“From a U.K. perspective,” continued Robson, “there was also a lot of noise from the manufacturing industry. I’m not sure this was compliance related as such, but more about access, exchange rates, tariffs etc. By way of comparison, I think the whole approach of compliance professionals might end up being similar to how we describe our study materials at ICT, where we have U.K. and international versions. The U.K. ones centre on the United Kingdom, but include information and examples from other jurisdictions, recognising that the U.K. operates as part of a bigger framework. The International courses come at the topic from a wider perspective, but still include reference to the United Kingdom as it remains an important centre and part of the international framework. So ultimately it’s a question of perspective.”
So, in sum, confidence is up and public finances seem to be improving. Migration is likely to be down but wage stagnation may offset this. Employment is up and unemployment is down, but those two are not always automatic corollaries. Inflation is up and import prices are likely to skyrocket further. The outlook for dividends looks bad. Brexit itself is likely to be delayed, but if the United Kingdom can model itself on Switzerland—in its relationship to the European Union at least—that might not be too bad. Banks may leave the City of London, but others may arrive to take their place. All told, that is quite a mixture of positives and negatives post-Brexit, and it is certainly not “business as usual.” Continue the conversation at Compliance Week Europe: 7-8 November at the Crowne Plaza Brussels. Join us as we look at changes in global anti-corruption regulations, slave labour risks in your supply chain, and how to detect fraud, to name just a few topics. Learn more.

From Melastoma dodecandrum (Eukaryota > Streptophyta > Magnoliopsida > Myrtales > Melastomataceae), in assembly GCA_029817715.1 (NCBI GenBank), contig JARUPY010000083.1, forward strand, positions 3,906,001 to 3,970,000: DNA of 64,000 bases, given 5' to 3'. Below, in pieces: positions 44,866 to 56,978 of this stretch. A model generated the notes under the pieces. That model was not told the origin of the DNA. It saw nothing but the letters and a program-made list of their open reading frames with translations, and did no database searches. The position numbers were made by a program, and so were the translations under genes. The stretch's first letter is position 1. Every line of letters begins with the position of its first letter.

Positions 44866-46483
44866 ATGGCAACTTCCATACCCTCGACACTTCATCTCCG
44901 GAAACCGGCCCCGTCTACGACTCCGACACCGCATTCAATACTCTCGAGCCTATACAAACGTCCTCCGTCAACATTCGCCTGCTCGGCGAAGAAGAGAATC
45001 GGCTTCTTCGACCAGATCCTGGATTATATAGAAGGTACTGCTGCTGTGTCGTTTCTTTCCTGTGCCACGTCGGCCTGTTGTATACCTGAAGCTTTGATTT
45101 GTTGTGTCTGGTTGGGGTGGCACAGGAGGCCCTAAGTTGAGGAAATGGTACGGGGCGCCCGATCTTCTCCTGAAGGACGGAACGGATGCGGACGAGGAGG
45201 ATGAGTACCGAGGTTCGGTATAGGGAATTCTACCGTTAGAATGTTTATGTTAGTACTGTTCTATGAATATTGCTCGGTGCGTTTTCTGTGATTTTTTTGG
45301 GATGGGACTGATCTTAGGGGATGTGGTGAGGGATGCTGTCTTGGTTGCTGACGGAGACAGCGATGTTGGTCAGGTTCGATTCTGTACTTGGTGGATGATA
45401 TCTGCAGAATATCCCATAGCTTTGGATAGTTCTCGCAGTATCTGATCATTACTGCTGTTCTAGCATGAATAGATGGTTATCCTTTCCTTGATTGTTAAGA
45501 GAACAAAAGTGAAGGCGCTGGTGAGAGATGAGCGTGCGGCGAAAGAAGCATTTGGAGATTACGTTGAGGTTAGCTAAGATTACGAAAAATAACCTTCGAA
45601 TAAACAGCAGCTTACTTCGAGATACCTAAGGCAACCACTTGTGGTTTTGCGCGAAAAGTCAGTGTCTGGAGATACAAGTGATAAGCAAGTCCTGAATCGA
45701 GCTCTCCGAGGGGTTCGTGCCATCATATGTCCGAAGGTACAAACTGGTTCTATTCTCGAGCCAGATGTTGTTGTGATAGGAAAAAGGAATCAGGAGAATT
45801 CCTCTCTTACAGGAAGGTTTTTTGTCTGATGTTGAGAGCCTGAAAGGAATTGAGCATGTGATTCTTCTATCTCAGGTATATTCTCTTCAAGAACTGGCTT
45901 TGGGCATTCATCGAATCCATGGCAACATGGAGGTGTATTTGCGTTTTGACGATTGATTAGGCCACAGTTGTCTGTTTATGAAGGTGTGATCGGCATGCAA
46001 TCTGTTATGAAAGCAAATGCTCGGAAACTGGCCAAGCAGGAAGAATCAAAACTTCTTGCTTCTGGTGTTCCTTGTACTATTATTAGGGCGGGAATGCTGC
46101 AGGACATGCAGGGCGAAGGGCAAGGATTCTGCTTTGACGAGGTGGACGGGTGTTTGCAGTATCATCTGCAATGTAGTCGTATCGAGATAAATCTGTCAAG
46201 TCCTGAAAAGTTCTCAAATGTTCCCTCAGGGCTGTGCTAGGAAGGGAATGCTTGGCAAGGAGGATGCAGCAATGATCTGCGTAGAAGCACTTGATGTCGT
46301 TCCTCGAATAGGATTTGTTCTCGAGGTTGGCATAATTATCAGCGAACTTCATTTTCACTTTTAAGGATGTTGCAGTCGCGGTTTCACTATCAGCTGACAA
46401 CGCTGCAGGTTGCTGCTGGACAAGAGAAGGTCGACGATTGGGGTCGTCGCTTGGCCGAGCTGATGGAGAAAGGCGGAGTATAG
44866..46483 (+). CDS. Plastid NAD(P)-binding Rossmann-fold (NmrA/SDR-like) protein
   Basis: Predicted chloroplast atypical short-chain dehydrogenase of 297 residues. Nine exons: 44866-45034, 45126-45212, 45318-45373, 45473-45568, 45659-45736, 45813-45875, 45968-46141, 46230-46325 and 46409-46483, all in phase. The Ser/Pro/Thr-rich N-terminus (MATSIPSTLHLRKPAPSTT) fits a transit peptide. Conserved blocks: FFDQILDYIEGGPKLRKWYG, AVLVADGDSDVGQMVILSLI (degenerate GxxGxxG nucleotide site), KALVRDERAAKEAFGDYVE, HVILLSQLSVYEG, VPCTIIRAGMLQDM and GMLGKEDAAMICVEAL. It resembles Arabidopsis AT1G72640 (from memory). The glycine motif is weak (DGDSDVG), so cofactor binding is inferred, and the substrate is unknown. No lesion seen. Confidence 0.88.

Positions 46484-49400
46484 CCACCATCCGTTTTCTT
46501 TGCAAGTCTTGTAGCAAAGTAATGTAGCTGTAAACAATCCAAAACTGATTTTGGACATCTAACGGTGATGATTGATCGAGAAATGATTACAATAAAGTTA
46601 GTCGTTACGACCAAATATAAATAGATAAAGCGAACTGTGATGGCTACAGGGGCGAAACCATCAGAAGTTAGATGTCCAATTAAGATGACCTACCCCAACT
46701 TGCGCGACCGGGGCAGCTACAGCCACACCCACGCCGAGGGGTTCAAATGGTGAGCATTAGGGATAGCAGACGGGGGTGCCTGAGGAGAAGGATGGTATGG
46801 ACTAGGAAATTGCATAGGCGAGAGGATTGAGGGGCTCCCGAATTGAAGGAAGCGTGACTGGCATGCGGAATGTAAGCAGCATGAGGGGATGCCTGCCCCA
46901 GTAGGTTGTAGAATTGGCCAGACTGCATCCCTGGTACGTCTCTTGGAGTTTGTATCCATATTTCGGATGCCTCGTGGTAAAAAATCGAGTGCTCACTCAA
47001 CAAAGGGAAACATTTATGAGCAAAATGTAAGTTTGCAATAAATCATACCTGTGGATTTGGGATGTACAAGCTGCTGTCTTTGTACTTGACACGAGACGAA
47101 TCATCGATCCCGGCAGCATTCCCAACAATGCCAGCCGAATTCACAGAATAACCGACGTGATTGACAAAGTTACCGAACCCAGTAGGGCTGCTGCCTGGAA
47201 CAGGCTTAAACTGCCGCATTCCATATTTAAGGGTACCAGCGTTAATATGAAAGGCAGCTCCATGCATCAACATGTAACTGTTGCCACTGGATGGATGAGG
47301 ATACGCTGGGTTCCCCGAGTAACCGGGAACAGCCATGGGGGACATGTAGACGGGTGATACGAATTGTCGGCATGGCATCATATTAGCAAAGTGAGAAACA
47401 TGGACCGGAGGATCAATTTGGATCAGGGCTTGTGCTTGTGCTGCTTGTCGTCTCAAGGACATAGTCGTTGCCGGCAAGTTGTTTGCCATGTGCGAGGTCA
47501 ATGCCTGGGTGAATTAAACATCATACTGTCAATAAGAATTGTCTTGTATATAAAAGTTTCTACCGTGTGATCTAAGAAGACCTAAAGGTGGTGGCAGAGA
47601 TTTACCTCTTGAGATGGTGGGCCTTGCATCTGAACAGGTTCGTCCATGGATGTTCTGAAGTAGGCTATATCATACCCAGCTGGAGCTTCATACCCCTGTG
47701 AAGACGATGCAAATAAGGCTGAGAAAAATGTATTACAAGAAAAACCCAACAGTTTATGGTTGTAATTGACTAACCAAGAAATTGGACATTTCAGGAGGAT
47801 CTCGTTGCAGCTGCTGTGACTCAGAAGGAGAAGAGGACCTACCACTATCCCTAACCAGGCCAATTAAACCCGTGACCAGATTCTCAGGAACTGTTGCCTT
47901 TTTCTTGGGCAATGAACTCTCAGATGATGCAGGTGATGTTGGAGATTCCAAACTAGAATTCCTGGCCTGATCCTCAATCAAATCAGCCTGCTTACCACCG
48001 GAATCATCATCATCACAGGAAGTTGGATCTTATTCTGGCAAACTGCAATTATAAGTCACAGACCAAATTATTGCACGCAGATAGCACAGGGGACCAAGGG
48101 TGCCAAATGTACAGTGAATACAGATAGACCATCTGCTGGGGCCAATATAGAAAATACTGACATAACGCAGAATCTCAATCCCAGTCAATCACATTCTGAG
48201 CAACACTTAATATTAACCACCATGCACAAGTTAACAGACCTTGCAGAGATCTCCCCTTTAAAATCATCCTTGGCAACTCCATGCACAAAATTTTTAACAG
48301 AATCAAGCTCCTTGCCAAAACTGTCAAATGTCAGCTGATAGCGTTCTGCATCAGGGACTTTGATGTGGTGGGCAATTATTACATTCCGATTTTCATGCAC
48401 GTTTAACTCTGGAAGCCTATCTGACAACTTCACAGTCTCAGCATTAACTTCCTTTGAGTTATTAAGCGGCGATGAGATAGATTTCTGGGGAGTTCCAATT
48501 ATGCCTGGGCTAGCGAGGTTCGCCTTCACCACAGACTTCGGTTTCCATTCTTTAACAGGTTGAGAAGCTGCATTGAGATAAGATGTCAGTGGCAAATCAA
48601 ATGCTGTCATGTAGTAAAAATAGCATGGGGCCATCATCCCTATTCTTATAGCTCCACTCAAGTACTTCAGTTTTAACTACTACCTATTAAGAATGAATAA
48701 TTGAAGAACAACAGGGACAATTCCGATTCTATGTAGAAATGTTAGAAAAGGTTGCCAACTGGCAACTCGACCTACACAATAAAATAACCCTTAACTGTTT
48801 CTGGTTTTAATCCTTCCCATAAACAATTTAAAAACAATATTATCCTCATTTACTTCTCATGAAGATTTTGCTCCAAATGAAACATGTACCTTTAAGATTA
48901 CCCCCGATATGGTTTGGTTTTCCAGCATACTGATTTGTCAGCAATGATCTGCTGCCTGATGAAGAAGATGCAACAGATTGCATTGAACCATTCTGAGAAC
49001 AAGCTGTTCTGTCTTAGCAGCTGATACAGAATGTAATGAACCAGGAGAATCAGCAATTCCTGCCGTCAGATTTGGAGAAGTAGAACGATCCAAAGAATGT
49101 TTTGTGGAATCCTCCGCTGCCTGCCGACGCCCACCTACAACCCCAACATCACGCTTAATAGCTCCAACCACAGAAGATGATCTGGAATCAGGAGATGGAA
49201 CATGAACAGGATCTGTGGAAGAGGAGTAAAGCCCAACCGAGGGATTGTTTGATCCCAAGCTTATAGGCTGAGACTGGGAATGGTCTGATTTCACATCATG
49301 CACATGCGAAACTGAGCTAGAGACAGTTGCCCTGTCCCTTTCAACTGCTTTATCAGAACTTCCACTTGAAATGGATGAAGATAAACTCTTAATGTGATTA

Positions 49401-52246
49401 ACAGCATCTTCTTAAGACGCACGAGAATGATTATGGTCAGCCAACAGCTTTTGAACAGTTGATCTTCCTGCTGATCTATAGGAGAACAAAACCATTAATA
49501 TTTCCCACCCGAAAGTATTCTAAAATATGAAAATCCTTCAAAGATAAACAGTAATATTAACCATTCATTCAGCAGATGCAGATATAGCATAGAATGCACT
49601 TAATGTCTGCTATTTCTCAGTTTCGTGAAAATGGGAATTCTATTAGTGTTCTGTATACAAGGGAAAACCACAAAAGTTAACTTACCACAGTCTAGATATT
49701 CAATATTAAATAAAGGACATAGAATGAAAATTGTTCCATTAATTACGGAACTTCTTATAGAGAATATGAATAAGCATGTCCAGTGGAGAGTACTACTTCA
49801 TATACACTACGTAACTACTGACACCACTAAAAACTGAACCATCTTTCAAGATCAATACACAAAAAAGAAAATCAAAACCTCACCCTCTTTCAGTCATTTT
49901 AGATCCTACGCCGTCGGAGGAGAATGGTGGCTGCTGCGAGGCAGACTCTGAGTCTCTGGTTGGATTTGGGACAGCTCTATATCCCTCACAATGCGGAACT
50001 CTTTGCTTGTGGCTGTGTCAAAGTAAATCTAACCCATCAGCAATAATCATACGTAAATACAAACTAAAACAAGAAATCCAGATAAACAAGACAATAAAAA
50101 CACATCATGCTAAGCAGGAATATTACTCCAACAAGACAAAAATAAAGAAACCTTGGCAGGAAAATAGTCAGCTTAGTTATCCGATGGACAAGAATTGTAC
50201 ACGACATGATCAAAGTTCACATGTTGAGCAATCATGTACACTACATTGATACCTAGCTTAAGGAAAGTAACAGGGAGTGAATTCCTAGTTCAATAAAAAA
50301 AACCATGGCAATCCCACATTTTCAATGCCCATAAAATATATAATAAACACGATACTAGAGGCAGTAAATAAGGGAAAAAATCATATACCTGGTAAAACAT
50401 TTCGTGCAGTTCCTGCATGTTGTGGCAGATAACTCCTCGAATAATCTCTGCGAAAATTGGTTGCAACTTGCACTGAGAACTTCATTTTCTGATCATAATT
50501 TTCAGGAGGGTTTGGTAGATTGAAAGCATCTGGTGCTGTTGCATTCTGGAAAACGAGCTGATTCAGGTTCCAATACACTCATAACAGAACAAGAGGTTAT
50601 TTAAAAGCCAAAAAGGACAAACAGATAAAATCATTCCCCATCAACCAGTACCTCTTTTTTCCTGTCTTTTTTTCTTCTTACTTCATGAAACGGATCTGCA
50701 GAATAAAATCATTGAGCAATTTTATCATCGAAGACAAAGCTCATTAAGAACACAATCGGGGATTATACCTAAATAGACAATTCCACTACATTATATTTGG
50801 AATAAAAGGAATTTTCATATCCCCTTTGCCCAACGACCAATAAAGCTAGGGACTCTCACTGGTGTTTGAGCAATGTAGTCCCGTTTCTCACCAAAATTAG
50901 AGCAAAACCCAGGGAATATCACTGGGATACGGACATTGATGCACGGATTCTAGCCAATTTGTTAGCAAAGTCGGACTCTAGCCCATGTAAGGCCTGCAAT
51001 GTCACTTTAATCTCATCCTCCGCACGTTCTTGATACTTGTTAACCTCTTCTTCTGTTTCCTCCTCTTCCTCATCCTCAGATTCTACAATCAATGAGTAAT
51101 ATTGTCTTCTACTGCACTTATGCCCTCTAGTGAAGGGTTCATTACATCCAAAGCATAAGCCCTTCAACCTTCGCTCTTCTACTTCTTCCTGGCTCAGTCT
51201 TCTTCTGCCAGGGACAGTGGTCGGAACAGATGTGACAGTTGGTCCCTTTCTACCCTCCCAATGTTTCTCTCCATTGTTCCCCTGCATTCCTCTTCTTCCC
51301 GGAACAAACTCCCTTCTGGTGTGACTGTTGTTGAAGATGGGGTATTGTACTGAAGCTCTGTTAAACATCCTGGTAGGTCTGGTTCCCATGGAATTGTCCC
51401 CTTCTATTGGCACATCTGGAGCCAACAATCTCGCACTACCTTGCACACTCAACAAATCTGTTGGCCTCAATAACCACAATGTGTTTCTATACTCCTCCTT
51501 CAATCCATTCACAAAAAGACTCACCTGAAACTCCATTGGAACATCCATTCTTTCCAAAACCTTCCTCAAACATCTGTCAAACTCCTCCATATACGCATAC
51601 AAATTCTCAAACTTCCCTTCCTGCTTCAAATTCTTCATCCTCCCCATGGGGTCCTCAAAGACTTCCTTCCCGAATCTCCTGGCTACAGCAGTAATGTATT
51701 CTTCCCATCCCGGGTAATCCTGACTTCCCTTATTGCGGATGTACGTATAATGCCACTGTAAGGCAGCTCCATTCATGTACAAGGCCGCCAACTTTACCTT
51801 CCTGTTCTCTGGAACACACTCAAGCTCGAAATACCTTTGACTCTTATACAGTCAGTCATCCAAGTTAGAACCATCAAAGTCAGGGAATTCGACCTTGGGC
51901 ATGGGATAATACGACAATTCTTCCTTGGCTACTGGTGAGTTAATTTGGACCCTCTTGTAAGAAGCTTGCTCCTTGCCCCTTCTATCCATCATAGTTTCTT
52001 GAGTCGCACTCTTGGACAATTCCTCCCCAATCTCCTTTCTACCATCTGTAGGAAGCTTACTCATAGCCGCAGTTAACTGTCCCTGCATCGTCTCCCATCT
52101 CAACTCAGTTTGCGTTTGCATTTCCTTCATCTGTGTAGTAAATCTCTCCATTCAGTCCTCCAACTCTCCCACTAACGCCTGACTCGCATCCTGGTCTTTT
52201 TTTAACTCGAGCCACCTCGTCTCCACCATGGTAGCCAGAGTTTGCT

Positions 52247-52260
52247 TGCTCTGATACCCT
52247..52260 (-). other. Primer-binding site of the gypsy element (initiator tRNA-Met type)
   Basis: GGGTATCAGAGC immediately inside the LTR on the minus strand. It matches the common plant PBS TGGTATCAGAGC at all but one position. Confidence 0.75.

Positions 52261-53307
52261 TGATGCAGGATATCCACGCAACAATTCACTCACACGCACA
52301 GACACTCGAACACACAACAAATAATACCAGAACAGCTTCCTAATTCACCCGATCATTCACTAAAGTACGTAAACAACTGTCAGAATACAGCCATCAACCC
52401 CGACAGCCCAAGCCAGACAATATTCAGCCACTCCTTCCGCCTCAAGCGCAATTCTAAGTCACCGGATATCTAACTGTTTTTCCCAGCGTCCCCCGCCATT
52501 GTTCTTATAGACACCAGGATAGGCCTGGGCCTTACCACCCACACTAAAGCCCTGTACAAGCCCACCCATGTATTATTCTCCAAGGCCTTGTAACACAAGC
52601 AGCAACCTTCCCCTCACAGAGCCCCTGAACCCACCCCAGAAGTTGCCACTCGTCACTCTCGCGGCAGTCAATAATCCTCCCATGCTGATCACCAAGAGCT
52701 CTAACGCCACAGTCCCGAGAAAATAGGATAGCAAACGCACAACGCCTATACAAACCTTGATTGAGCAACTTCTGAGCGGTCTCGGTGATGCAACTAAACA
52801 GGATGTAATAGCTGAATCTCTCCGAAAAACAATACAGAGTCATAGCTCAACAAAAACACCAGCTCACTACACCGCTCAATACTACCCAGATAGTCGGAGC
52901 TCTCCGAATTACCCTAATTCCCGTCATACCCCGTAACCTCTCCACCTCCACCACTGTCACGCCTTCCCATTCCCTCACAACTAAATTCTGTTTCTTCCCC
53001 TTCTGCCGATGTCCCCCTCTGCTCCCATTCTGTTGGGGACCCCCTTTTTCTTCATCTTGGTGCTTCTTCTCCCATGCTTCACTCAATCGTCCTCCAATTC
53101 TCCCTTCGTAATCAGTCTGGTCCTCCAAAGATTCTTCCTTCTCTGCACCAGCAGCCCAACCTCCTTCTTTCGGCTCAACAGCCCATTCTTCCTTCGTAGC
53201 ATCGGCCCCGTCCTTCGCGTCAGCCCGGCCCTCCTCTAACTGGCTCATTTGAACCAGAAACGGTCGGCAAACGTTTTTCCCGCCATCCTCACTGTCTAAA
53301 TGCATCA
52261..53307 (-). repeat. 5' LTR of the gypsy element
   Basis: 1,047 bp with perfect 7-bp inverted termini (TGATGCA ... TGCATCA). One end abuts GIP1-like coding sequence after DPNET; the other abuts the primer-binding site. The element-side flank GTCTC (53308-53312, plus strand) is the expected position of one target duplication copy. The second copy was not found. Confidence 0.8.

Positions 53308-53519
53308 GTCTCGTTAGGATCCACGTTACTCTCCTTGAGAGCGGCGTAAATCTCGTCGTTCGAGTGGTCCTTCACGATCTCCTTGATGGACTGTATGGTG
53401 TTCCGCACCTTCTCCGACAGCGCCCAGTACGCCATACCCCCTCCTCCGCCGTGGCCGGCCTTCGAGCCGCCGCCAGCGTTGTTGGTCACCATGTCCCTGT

Continue the conversation at Compliance Week Europe: 7-8 November at the Crowne Plaza Brussels. Join us as we look at changes in global anti-corruption regulations, slave labour risks in your supply chain, and how to detect fraud, to name just a few topics. Learn more.